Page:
Dr. Coleman explained that she uses this expression to be able to acknowledge that people who are not black women are able to do work that fits into womanism and that black women do not always do womanist work. She agreed that coopting identities is a challenge that all people must be aware of, especially with respect to racial power dynamics. She suggested that we need to acknowledge our roots and where we get our knowledge.
Another participant asked if there is space in theology for the “sassy” and “womanish” parts of Alice Walker’s definition?
Monica has observed that this kind of work was present, especially in the boldness of first wave womanist scholars. She agreed that there is still room to be bold or “sassy” in our work and that much of Alice Walker’s definition remains to be explored.
A woman who identified herself as an Asian American woman raised concern about the racialization of feminism as white and related how she has been asked, “If black women have womanism and latinas have mujerista then what is your feminism?”
Dr. Coleman emphasized the importance of self-naming, which is what womanism is about. Terminology becomes problematic when names are placed upon us. Monica explained that she prefers to use the term womanist to describe what she does rather than her identity. This allows her to identify what she is doing in her work rather than allowing someone to place her identity in a box.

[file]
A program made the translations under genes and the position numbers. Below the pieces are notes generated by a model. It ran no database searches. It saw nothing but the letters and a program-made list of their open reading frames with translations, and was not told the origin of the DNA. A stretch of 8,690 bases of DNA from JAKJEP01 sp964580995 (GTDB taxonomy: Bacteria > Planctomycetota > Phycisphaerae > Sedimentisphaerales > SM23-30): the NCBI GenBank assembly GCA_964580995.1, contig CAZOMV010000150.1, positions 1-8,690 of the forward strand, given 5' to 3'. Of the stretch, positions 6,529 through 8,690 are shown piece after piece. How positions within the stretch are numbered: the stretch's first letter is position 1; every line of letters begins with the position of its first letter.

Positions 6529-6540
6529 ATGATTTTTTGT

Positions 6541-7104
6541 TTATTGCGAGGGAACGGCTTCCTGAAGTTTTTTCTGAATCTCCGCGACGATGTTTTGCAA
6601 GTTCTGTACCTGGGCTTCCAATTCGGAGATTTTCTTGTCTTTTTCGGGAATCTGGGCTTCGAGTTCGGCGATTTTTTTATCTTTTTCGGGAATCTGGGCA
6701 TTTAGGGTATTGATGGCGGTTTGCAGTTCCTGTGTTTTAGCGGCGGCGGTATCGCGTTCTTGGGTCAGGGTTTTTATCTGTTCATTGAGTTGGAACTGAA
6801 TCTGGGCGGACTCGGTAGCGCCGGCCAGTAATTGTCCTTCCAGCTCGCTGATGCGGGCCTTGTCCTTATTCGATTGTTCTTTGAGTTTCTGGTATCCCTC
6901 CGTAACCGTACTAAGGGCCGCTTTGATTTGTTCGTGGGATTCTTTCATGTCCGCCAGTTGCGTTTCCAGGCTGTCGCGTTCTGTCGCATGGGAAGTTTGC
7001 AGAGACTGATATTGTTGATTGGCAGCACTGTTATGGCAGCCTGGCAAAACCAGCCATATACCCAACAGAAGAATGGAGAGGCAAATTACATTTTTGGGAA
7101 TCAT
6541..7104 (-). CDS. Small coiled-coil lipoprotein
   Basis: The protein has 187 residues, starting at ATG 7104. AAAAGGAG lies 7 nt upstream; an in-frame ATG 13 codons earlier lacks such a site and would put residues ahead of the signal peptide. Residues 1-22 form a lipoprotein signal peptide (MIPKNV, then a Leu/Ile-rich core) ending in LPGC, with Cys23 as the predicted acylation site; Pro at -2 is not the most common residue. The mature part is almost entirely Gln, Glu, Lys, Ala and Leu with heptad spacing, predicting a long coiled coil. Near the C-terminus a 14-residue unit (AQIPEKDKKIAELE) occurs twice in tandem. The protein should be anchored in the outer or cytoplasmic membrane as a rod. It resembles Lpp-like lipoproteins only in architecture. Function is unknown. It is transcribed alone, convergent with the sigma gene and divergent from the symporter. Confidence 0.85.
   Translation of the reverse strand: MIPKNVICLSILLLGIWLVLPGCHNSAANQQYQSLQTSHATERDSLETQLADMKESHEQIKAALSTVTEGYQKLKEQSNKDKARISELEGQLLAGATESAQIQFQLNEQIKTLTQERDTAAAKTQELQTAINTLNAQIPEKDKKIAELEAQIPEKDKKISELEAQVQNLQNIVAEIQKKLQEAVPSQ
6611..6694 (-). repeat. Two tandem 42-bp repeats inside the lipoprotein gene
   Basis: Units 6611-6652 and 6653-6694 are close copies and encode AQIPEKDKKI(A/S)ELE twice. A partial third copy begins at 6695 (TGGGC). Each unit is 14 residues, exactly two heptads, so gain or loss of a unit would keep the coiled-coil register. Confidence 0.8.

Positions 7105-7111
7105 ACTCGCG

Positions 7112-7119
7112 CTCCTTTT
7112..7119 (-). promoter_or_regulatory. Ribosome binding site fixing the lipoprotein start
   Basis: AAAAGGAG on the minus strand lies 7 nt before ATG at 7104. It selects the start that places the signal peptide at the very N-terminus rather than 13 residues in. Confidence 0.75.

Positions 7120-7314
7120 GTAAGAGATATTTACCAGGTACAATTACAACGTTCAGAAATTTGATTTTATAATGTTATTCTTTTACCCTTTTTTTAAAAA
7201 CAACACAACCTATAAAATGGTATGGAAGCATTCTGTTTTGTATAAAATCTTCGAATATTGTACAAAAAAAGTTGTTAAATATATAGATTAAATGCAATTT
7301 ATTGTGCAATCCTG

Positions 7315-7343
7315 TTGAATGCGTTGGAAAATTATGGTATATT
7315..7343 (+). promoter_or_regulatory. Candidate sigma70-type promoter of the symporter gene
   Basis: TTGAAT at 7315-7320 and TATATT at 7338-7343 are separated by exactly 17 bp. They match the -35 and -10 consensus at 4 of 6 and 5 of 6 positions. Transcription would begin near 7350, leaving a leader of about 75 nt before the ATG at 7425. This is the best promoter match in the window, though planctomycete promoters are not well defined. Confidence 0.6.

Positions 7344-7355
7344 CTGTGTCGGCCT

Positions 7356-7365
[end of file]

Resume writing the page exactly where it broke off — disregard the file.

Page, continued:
A seminarian asked about the risks of departing from a classical position within womanism, especially when those circles provide personal support and professional mobility.
One suggestion Monica offered was to recognize that there is diversity within womanism, even within more traditional positions and across generations. Secondly, she suggested a recognition that the politics of the academy will be particularly challenging for black women because of its white male dominant structure. She explained that we have to negotiate these realms of power and politics in our work, whether in the church, academy, or our homes. She emphasized that it is important for a rising scholar to do work s/he stands by and enjoys. Lastly, she suggested that scholars draw from their own traditions ways to treat themselves and others with grace and compassion, especially when their work may be controversial.
Another woman discussed how she wanted to apply Monica’s work to preaching, specifically how she encourages people who are not black women to use womanist thought their own preaching.
Acknowledging that preaching is not her area of expertise, Dr. Coleman explained that she learned her preaching from Renita Weems. When looking at a text, Dr. Weems encouraged people to look for what is not there and what is not said. Monica asserted that you don’t have to be a black woman to notice these things and to call them out. Monica believes that everyone should put this emphasis in their work.
The final question raised was about how academics can become practitioners of transformation that Monica describes and about how they can embody a “politics of creativity” within their own communities?
Dr. Coleman offered a couple of suggestions. First, she explained that who you are is going to come out in your work. Second, she brought up the importance of self-care and care of loved ones. Monica also suggested recognizing that you must take things in turn and season, while being as creative and transformative as possible. For example, blogging, writing church resources, volunteer work, bible studies, and preaching are ways to do work outside of academy. She stressed that there are a variety of ways to embody a politics of creativity, and this will be different for each person.
WATER is grateful to Monica A. Coleman for her insightful and thought-provoking presentation and looks forward to following her future work.